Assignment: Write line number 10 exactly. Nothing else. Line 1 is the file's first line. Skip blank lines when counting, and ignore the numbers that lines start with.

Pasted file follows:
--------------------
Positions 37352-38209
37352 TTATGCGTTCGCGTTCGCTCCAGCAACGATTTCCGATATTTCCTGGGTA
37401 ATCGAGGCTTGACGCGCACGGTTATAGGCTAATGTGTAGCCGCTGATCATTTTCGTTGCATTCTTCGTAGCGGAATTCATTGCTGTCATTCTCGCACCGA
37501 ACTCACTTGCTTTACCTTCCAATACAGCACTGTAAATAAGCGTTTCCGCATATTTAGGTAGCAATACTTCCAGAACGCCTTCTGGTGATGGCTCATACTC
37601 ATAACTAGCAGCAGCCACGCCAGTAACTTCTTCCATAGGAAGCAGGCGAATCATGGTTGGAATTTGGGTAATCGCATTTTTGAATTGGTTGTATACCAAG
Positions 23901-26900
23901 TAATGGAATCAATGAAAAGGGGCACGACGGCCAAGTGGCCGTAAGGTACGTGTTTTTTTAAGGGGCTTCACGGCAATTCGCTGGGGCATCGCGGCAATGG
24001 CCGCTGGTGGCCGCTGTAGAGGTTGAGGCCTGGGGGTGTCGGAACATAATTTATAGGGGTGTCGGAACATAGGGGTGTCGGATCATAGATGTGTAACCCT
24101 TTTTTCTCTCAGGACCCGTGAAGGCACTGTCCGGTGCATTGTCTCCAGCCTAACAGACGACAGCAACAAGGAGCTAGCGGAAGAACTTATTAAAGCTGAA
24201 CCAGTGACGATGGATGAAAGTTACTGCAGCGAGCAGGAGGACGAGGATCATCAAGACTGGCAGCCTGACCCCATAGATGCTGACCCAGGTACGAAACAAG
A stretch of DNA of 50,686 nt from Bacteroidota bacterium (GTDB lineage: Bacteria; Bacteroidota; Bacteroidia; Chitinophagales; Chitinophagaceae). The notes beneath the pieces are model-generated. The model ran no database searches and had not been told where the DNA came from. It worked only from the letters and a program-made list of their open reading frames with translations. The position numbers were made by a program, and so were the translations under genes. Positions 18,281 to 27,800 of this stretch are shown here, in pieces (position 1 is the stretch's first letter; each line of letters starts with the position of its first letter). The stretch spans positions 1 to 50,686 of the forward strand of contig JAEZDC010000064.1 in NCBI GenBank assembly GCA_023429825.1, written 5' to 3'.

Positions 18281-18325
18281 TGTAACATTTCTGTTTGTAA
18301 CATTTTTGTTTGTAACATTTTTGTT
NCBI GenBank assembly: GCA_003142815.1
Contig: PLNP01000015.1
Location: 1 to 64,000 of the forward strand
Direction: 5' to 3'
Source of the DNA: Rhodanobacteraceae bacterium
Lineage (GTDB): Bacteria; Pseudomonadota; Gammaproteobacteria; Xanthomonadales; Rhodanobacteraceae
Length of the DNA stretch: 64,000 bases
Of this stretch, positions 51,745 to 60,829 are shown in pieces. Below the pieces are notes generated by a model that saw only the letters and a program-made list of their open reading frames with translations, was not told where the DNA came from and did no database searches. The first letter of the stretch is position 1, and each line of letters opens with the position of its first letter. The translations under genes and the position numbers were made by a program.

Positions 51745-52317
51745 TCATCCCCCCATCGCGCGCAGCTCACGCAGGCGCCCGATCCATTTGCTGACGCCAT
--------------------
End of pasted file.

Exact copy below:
24201 CCAGTGACGATGGATGAAAGTTACTGCAGCGAGCAGGAGGACGAGGATCATCAAGACTGGCAGCCTGACCCCATAGATGCTGACCCAGGTACGAAACAAG